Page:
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UK design teams pick up six awards at NI Week

Univ of Leeds hardware in the loop tester

UK based researchers and industrialists scooped the annual National Instruments Graphical System Design Achievement Awards this year, winning a total of six awards out of 16. As well as being named the overall winner for 2012, a team led by Dr David Keeling of the University of Leeds also won in the life sciences and humanitarian categories.

Dr Keeling's team used a CompactRIO system to build a hardware in the loop tester that incorporates a mechanical heart and a computer simulation of blood flow to replicate the behaviour of the natural organ. The model is being used to test an 'artificial muscle wrap' that helps a failing heart to beat by squeezing it in concert with the body's own muscle.
"We wanted the heart simulator to be reconfigurable so it could replicate physically and haemodynamically different patient groups, illnesses and animal models. This adaptability could reduce the need for animal testing because the heart simulator could be used for prolonged trials," the researchers explained.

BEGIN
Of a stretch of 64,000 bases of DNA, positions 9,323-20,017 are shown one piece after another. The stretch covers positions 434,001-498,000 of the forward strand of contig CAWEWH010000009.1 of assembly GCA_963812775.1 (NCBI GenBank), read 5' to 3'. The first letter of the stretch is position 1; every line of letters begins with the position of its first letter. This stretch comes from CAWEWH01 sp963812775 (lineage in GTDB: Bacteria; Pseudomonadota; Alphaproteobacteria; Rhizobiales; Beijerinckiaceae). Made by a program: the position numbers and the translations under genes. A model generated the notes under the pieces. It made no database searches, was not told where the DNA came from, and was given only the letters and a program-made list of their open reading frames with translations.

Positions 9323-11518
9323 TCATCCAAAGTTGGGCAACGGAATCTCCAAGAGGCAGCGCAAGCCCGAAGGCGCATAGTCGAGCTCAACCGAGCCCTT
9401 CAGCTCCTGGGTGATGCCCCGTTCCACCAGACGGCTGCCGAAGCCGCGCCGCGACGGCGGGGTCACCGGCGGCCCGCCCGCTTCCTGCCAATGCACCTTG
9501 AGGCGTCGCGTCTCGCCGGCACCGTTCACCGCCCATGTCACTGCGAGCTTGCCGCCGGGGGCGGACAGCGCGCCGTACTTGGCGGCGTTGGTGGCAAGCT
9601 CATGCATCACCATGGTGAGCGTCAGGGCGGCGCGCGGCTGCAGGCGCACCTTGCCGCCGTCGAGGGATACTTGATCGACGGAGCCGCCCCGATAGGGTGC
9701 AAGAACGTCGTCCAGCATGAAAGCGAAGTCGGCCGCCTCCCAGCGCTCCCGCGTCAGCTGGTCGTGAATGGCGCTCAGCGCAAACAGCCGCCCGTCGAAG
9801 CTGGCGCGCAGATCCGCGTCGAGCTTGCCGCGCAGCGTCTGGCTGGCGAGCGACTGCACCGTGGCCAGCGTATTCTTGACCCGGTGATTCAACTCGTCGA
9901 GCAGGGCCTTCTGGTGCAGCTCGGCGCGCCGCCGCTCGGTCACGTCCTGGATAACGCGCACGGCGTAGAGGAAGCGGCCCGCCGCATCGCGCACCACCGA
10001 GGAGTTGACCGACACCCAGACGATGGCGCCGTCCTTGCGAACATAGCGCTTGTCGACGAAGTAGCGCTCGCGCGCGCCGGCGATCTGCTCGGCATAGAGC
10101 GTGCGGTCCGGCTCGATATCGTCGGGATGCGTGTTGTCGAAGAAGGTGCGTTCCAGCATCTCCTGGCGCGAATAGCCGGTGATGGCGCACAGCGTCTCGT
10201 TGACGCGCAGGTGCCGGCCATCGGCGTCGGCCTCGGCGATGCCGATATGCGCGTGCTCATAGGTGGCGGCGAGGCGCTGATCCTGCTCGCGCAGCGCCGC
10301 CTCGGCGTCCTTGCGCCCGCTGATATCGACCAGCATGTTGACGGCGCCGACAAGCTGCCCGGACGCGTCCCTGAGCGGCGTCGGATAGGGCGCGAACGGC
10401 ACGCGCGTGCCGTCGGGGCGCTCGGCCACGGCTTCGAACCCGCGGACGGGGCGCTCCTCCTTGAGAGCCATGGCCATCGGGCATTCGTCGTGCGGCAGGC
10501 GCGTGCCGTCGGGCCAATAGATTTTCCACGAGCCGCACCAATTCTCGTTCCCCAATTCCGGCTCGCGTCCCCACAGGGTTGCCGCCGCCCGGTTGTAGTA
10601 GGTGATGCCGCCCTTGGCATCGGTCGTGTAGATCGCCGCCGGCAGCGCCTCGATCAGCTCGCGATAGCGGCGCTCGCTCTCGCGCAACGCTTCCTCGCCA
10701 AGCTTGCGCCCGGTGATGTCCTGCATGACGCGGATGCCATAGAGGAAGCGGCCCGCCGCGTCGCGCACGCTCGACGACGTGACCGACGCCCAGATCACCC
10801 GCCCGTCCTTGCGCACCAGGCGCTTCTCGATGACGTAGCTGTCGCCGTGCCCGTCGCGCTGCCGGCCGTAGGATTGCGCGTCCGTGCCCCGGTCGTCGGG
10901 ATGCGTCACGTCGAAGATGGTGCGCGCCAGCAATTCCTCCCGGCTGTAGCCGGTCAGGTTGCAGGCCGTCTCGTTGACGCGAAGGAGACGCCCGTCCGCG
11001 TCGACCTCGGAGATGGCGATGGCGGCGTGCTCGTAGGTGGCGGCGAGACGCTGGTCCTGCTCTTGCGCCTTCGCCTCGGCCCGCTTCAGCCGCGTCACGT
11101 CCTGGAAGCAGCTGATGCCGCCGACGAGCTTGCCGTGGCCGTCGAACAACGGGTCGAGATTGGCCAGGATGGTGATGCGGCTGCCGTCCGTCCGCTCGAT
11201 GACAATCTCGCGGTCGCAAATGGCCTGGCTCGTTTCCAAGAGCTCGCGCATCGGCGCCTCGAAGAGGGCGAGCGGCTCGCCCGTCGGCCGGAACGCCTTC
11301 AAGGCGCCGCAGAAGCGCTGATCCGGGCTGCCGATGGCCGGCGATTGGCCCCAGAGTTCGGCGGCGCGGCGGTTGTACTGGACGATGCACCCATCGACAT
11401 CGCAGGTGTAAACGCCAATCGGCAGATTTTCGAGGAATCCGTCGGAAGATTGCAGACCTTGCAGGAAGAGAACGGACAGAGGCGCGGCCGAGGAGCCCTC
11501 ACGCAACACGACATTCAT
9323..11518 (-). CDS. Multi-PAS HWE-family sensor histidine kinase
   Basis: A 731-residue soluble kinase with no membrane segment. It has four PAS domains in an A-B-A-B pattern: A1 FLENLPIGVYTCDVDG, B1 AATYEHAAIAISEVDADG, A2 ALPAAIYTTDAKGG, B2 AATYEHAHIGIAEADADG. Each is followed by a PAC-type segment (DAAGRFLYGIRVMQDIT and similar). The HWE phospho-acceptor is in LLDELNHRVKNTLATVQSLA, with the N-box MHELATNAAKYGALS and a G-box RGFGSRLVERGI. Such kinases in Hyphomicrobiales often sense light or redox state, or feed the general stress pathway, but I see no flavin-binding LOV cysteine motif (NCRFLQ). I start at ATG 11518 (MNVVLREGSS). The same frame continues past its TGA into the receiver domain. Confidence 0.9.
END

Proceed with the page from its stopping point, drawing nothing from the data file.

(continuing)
A second team from the University of Leeds won the student award for the Kinesthesia toolkit – an application programming interface developed to connect LabView to Microsoft's Kinect system. Conceived for medical rehabilitation and surgical assistance, the toolkit makes it possible for LabView to access data from the Kinect camera, including the tracking information that it produces.
In the energy category, West Sussex based Diverse Energy won for its PowerCube – an ammonia fueled generator designed to make it easier for mobile network operators to deploy basestations in developing countries. The containerised generator uses a CompactRIO controller to manage and monitor the process of cracking ammonia into water and nitrogen.
A finalist in the transportation category, Protean Electric won the green engineering award for its use of dyanometer based testing in the development of the company's in wheel electric motor for road vehicles.
"Testing that used to require up to three weeks can now be completed in just 12 hours of completely unmanned automated testing – this has literally saved us months of engineers' time," said Mark McDonnell, product validation manager at Protean.

Chris Edwards

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